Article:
Now, the question is: “how does it play?” Well, a lot like a streamlined version of the Firefly board game- cargo delivery, jobs, flying around through space in your ship with your crew. We have here, essentially, two hugely popular space fantasy franchise themed boxes full of fetch and delivery quests, and Outer Rim is banking on the idea that you are craving that sort of thing in a shorter play experience with the setting that inspired this one to begin with. And with Firefly being a considerably heavier and longer game with a lot more cognitive load… they might be onto something. The thing is, despite all of this stuff that comes in the box, all these databank cards, all these market cards, planetary encounter cards, they might have cut a little too deep. After a few games, you start to realize how anemic the core path to victory is. Which is a bit surprising, considering how much there is you can do in the game. The problem is, most of it is optional, and I’ve had a couple of games now where nobody ever bothered to draw a single planetary encounter card. It’s a shame, because some of the most interesting and game-changing stuff is hidden in these cards, but they don’t generally help you get fame directly, and they can often set you back. It’s a race to 10, and it generally makes more sense to not take that chance.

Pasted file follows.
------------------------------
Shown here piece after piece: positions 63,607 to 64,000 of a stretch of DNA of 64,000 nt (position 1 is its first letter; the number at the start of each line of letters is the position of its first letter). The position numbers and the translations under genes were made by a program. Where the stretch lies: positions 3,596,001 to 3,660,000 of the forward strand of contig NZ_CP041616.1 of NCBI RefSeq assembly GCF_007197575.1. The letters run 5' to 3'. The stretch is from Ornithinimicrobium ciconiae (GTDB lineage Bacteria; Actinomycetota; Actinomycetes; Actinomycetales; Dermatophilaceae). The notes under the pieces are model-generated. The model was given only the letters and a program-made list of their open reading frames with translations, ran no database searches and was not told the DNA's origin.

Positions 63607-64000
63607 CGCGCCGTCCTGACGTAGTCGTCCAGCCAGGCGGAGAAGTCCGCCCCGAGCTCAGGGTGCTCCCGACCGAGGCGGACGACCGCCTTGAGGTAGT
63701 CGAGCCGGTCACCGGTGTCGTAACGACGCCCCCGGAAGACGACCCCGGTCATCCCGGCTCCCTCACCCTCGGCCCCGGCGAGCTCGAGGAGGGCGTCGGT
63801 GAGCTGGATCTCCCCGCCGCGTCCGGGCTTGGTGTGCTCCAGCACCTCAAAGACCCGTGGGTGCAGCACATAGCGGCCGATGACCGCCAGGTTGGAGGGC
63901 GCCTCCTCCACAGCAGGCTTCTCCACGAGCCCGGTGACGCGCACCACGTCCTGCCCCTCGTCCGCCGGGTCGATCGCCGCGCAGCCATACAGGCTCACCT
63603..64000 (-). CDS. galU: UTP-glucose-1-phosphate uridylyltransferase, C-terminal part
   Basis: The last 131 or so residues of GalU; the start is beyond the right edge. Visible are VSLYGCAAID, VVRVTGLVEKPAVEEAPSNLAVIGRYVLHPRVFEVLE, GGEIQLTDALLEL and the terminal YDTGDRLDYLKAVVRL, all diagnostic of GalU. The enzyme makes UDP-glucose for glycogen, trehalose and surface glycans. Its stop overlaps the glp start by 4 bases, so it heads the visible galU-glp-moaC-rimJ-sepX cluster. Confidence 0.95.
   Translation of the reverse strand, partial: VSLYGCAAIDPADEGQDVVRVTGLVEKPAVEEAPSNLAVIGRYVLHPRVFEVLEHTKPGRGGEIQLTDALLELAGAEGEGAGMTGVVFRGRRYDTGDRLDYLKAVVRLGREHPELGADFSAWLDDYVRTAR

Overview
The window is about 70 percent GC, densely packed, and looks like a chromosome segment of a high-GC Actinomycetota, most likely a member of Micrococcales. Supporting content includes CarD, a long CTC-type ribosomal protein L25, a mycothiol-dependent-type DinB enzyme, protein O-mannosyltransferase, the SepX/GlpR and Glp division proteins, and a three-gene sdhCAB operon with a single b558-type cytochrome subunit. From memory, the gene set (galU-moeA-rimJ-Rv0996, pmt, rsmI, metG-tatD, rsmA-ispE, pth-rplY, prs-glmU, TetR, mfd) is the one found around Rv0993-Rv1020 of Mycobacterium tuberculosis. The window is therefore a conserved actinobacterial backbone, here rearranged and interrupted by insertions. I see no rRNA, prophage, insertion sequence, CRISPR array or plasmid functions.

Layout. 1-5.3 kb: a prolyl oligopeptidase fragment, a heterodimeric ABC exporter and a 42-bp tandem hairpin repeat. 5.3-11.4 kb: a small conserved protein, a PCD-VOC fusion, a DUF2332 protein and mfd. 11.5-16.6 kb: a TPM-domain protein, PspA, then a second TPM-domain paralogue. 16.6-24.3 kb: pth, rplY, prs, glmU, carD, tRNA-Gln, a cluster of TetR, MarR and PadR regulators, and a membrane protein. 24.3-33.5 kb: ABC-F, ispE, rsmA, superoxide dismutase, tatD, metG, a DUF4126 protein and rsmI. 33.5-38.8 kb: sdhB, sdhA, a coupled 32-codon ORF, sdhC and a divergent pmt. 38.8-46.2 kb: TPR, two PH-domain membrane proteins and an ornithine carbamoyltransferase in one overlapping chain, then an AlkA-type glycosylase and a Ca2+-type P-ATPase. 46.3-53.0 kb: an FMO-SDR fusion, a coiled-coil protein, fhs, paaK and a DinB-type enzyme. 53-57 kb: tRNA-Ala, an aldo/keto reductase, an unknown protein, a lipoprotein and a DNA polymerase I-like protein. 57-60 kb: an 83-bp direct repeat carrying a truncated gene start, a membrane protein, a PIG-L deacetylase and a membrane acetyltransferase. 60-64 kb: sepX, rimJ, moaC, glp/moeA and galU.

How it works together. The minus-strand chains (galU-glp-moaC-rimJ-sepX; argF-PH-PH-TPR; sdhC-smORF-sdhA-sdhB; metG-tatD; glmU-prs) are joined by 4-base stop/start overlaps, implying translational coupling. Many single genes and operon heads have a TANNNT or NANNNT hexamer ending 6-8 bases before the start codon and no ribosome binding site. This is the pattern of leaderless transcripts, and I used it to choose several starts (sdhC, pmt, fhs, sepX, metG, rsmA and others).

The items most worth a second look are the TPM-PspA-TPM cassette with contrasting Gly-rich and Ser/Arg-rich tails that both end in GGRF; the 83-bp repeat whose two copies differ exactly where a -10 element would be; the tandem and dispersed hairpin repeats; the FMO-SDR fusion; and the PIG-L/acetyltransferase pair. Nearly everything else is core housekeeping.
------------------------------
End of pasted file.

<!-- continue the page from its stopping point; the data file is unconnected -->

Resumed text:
Mods and crew enhance your ship, gear enhances your pilot.

Then there’s the patrol ships- a lot of emphasis is put in the rules and in the cards for the patrols, but encounters with them are fairly rare and easily avoided. Their movement mechanic is clever, with market cards that get turned over after the last card was purchased by a player providing the instructions on which syndicate patrol moves and how many spaces it does so. Naturally, they move toward the player that flipped the card over, and after a few turns of this via different players, these largely ineffectual wandering NPCs start to cross-cross back and forth across the board like a staggering drunk. I just feel more could have been done with them.
Nothing illustrates the game’s dalliance with superfluous features than the single player game. After losing on my first two attempts to play, ready to write-off the whole of single-player thinking it was horribly unbalanced, I realized that the race to 10 fame was all that mattered and everything else was just fluff that had the negative effect of slowing me down. After that it dawned on me that the AI deck yields at least one or two fame per turn for the AI opponent, and if I didn’t hustle and streamline my approach to accumulating fame, I was sure to lose every single time. When I finally did win, I realized that a lot of the best, meaty, Star Wars-y stuff was in the parts of the game I avoided in order to beat the AI to the fame count. So then I have to ask myself, “why am I playing this game?”